In response to:
Resistance to Immunity from the May 23, 2019 issue
To the Editors:
I am not sure how your reviewer Gavin Francis took away from my book, The Vaccine Race: Science, Politics and the Human Costs of Defeating Disease, the idea that the mini-vaccine factories known as WI-38 cells were “donated,” as he writes, for research [NYR, May 23]. The cells came from the lungs of an approximately seventeen-week fetus legally aborted in Sweden in 1962. The scientists who took the fetus, packed the lungs on ice and flew them to Philadelphia, and the scientist at the Wistar Institute who developed their cells, did not for a moment think to ask for permission from the woman who had the abortion, whom I call Mrs. X. Like the more famous Henrietta Lacks, Mrs. X’s opinion or rights were not thought to matter, and she in no way consented to “donate” the cells, which have since been used to make vaccines that have protected hundreds of millions of people, including tens of millions of Americans, from infectious diseases.
Francis also states that Leonard Hayflick, the scientist who developed the WI-38 cells, had ready access to “the comprehensive medical records of [Sweden’s] welfare state” for detailed information about the cells’ health. He had no such thing. Instead, to establish the WI-38 cells’ pedigree, he sought out the Swede who had helped him obtain the fetus’s lungs, Sven Gard, who was chair of virology at the famous Karolinska Institute. Gard, a childless man in his mid-fifties, did not relish the task at hand. So, he delegated it to a woman. Gard’s lieutenant, the mannerly Margareta Bӧttiger, then a physician and young mother who was earning her Ph.D., had the unenviable task of approaching Mrs. X’s physician to gather her health history. This interaction, months after the abortion, served as Mrs. X’s rude awakening. She didn’t want to talk to me when my translator and I tracked her down in 2013. But she did say one thing: “They were doing this without my knowledge. That cannot be allowed today.”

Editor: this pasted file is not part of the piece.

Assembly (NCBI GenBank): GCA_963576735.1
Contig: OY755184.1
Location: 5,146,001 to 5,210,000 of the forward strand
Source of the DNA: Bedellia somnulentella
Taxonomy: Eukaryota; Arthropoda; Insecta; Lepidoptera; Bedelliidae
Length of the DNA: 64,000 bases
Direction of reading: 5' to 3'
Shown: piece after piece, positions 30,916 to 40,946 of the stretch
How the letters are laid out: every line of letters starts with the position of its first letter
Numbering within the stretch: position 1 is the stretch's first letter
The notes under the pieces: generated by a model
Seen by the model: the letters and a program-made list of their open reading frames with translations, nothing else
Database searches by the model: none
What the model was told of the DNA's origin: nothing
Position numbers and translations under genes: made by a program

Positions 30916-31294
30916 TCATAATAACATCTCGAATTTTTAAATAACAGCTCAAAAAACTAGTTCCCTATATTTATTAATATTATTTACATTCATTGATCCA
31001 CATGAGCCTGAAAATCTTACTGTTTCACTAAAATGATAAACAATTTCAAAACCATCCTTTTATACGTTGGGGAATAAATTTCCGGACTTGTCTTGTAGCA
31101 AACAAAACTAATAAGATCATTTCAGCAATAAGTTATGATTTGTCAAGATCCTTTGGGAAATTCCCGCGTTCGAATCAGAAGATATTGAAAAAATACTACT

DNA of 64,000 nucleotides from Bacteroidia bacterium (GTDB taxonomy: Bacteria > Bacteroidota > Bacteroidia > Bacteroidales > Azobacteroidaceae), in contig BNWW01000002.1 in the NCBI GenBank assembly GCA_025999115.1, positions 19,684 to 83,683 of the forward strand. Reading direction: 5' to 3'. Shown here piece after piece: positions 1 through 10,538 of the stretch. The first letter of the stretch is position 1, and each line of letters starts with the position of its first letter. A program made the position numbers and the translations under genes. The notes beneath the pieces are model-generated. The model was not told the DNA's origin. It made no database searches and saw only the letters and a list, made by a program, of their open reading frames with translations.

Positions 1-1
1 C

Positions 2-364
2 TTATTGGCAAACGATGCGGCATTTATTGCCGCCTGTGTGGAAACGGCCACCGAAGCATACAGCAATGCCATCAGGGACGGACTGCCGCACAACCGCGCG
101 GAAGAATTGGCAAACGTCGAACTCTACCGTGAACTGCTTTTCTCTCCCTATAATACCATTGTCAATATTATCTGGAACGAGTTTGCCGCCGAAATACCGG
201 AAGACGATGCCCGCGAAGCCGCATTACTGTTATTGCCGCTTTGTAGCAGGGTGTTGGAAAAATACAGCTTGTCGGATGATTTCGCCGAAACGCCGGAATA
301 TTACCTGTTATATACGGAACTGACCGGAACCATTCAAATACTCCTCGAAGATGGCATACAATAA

Meredith Wadman, BM, BCh
Policy Reporter, Science Magazine
To the Editors:
Gavin Francis, in his review of The Vaccine Race by Meredith Wadman, states that I “commercialized [my] laboratory techniques, even founding a company to profit from selling the WI-38 cells that had been donated for the purposes of research.”
Wadman’s policy to conceal her text from subjects pre-publication and the publisher’s failure to employ a fact checker has led to an enormous number of errors of omission and commission (see www.AgingInterven tionFoundation.org/BookReview2.pdf). The “laboratory techniques” I used were in common use worldwide and therefore could not be commercialized. I did not “profit from selling the WI-38 cells” but I did give them to hundreds of researchers and vaccine manufacturers throughout the world for free. At that time patent laws did not exist to protect living cells, so vaccine manufacturers have used WI-38 to this day, profiting from their use in multiple billions of dollars.
I founded a company to shelter funds charged for preparation costs, shipping, and taxes as I was unable to personally pay for those large costs. When the NIH, FDA, and DHEW confiscated WI-38 ampoules from my laboratory claiming title, I filed a lawsuit challenging this interpretation. In an out-of-court settlement, title was not established, many WI-38 ampoules were returned to me, and the funds were not claimed by the government but all were given to my attorneys.
Professor of Anatomy
University of California at San Francisco
San Francisco, California
Gavin Francis replies:
I thank Meredith Wadman for her clarifications. Perhaps I didn’t make it clear enough that the ethical environment in which Leonard Hayflick and Sven Gard were operating was very different to that of today. I didn’t mean that the donation of the tissue was sanctioned by the mother of the fetus, who wasn’t consulted; I meant simply that the tissue was donated by the Karolinska Institute to the Wistar Institute through a connection with Gard. That Hayflick’s work led to more effective vaccinations, and has as a consequence saved millions of lives, is an outcome that shouldn’t be lost sight of.
And I apologize if some readers might take away from my piece that Hayflick had direct and contemporary access to the Swedish medical records of the parents of the fetus. On the contrary, I understood from Wadman’s book that he telephoned Gard to ask for Mrs. X’s medical records two months after the abortion took place, when it became clear that in order to have the cells approved for human use, those records would be required.